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19929Re: Why do we still need Omniture?

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  • mfeiner17
    Nov 1, 2008
      Stephane,


      No doubt Omniture has much more to offer than GA. Your list below is
      spot on. However, with this richness of features/capability often
      comes complexity - it is not an easy tool to use unless you are a
      dedicated web analyst.

      Most my clients are marketers. I often get the "how do I find..."
      and "what does it mean..." questions from those using Omniture. Far
      more than with other WA solutions.

      It is all about segmentation isn't it? Well, I think we should apply
      the same rule to the tools themselves.

      GA is a great entry level tool ideal for online marketers (+ the
      technical savvy that can squeeze a lot more out of it). Omniture is a
      top level enterprise tool for data driven organisations.

      Interestingly, I think that certain companies could actually benefit
      from downgrading to a tool like GA. This is especially true when no
      dedicated web analytics resource is available.

      They might end up unable to answer the more complex questions,
      however, they are less likely to suffer from analysis paralysis or
      tool complexity paralysis (which leads to non usage). Less data but
      possibly more insight because they will be using the data available.

      I can hear the echoes of the WA is easy/hard argument in the
      background.

      Hopefully, the likes of GA and Yahoo WA will push the envelope
      forcing the paid solutions to keep inproving sooner rather than later

      Think motion charts - I perdict this feature will change WA
      visualisation. Vendors will be pressed to create motional charts for
      the likes of trend analysis.

      Michael Feiner
      AEP Convert
      www.aepconvert.com


      --- In webanalytics@yahoogroups.com, "Stephane Hamel" <shamel67@...>
      wrote:
      >
      > Ho boy, ho boy!
      > this is going to be a very interesting thread!
      >
      > Real time... ok, nice, but very few companies actually need it!
      >
      > Couple of things, top of my head, but certainly not complete:
      > - custom metrics: way better than the single user variable offered
      by
      > GA (and you can apply some rules on them, like duration, data type,
      etc.)
      > - calculated metrics: build new composite metrics
      > - export AND import API (GA API only allow you to download, not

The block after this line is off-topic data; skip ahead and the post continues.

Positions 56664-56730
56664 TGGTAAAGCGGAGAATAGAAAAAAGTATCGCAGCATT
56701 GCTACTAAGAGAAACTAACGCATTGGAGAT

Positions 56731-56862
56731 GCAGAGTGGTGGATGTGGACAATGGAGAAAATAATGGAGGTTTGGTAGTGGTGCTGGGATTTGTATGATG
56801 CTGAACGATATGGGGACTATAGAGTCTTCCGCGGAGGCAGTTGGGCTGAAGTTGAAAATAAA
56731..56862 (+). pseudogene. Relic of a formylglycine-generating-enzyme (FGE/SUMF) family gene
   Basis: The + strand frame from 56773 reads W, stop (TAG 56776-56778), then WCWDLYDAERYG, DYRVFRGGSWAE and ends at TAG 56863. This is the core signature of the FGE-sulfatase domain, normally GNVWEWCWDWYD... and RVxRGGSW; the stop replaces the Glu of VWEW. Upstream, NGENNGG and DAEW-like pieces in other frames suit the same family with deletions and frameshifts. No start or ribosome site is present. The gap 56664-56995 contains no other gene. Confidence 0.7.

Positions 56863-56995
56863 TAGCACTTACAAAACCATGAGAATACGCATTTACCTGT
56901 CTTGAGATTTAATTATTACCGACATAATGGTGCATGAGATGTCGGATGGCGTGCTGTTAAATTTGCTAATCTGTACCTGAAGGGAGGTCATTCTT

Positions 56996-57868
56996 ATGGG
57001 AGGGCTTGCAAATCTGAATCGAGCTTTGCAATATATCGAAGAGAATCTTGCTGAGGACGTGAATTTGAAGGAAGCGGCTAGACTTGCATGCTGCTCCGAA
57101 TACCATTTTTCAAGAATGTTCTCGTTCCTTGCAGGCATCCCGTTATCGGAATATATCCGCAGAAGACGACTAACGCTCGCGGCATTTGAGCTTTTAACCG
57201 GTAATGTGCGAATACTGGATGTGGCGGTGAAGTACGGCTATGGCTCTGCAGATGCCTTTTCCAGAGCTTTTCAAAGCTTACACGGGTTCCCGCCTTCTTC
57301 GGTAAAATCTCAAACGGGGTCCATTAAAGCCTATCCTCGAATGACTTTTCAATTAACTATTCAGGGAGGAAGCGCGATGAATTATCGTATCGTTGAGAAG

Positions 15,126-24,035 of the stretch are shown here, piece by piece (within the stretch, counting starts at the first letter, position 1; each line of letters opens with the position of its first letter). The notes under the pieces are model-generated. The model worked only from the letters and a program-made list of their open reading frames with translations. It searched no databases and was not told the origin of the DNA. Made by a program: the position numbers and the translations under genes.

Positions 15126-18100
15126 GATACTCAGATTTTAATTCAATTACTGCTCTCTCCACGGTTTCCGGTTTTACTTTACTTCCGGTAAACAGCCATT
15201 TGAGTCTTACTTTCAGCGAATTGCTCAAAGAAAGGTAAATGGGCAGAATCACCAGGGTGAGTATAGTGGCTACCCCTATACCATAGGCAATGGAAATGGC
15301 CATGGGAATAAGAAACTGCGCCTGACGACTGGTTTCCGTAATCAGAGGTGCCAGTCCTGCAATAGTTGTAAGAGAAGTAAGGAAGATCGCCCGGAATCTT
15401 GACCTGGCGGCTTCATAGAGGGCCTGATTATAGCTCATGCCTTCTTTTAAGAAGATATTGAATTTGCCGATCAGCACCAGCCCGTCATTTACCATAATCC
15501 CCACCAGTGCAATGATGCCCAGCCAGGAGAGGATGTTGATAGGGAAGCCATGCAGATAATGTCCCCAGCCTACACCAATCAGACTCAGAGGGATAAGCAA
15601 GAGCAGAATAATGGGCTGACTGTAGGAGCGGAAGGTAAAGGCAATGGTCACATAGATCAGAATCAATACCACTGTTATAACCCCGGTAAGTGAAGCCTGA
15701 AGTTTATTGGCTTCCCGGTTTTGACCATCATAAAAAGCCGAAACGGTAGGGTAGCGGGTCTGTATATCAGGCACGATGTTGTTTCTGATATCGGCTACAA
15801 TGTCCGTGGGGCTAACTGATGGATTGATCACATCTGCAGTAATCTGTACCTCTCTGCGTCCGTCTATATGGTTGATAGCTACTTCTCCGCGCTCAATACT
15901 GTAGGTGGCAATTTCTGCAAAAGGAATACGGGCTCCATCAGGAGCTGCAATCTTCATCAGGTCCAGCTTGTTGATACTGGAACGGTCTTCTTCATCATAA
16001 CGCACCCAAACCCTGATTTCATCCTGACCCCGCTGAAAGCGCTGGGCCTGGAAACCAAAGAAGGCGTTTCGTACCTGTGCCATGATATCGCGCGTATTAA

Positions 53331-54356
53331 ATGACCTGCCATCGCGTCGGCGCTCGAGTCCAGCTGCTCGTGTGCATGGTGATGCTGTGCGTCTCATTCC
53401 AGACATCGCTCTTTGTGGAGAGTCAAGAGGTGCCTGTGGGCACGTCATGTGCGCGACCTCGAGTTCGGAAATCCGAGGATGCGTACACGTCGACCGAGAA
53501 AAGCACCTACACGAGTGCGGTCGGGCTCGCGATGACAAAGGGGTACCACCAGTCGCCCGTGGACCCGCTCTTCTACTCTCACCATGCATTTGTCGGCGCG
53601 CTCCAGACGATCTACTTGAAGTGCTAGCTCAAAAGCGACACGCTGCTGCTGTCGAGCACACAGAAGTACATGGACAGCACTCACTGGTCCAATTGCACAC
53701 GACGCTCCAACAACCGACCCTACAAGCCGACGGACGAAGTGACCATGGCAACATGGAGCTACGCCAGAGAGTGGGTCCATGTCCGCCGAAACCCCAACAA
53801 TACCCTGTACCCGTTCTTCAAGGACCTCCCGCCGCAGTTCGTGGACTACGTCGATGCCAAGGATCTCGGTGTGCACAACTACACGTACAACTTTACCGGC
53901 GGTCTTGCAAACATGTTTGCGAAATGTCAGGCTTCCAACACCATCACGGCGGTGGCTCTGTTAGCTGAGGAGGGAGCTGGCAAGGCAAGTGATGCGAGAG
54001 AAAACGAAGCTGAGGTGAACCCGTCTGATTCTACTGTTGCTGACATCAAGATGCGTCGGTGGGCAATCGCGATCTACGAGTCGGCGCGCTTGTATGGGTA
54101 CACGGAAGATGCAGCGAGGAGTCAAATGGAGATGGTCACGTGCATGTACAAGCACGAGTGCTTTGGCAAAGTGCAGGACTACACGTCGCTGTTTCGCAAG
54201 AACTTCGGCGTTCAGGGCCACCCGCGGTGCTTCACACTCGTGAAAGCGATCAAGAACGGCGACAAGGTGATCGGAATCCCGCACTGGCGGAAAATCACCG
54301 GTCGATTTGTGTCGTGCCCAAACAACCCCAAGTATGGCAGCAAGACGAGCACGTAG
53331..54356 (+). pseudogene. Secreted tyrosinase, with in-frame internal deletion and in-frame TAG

upload
      > your data)
      > - advanced dashboarding: create multiple dashboards, with advanced
      > widgets, share them, etc.
      > - collaboration features: annotations, forums, share bookmarks,
      share
      > calculated metrics, dashboards, etc.
      > - integration with dozens of partners through Genesis, including
      > emails services, surveys, behavioral targeting, MVT, call centers
      > data, name it...
      > - Excel plugin (get real... who doesn't use Excel?)
      > - suite integration with Survey, Test & Target, internal Search,
      etc.
      > - Discover is a very powerful BI & visualization tool
      > - very powerful campaign management tool called SearchCenter
      > - Datawarehouse feature (raw data queries, also import your own
      data)
      > - ASI filters (apply logic before data is being processed)
      > - more powerful conversion funnels/pathing rules
      > - outstanding documentation, training material, knowledge base
      > - ok, some people complain about support, but it is generally very
      > good (and for that matter, with GA you have to rely on independent
      > consulting agencies... you could do the same for Omniture if you
      like!)
      >
      > As much as I love Google Analytics, and with all due respect for
      > Avinash and the whole team at Google, I think GA is a good tool, but
      > those who can't understand the huge gap between it and a high end
      > solution such as SiteCatalyst are missing a big piece of the puzzle.
      > It's amazing the number of "pros" of web analytics who have emerged
      in
      > the last 6 to 12 months because they suddenly discovered web
      analytics
      > and have installed GA on their own site. And almost reminds me of
      the
      > early days of the web, when anyone who could say what HTML stands
      for
      > was a genius...
      >
      > However, I must admit it was already difficult to convince managers
      > that "free" shouldn't be the 1st criteria when choosing a solution.
      I
      > guess it will be even harder now!
      >
      > I have no commercial interests either in Google Analytics or
      Omniture
      > SiteCatalyst, nor Coremetrics, Webtrends, Yahoo! Analytics, AT
      > Internet Xiti, and about 100 other tools... When consulting, I speak
      > fluent "web analytics" regardless of the tool, and heck! I have even
      > implemented and used most of them! :)
      >
      > As a web analytics professional interested in education, market
      > research and R&D with WASP, I take great care of being independent
      and
      > unbiased.
      >
      > I look forward to others comments!
      >
      > St├ęphane Hamel
      > http://immeria.net
      >
      >
      > --- In webanalytics@yahoogroups.com, "Paul Holstein" <paul@> wrote:
      > >
      > > OK, this question was bound to come up. Given Eric Peterson's
      recent
      > > post at Webanalyticsdemystified.com, it seams to me that Omniture
      had
      > > better get ready to answer this question with conviction.
      > >
      > > I'll get things started by saying that Omniture provides near
      real time
      > > metrics. GA doesn't.
      > >
      > > So what do you think? Let's hear it.
      > >
      >
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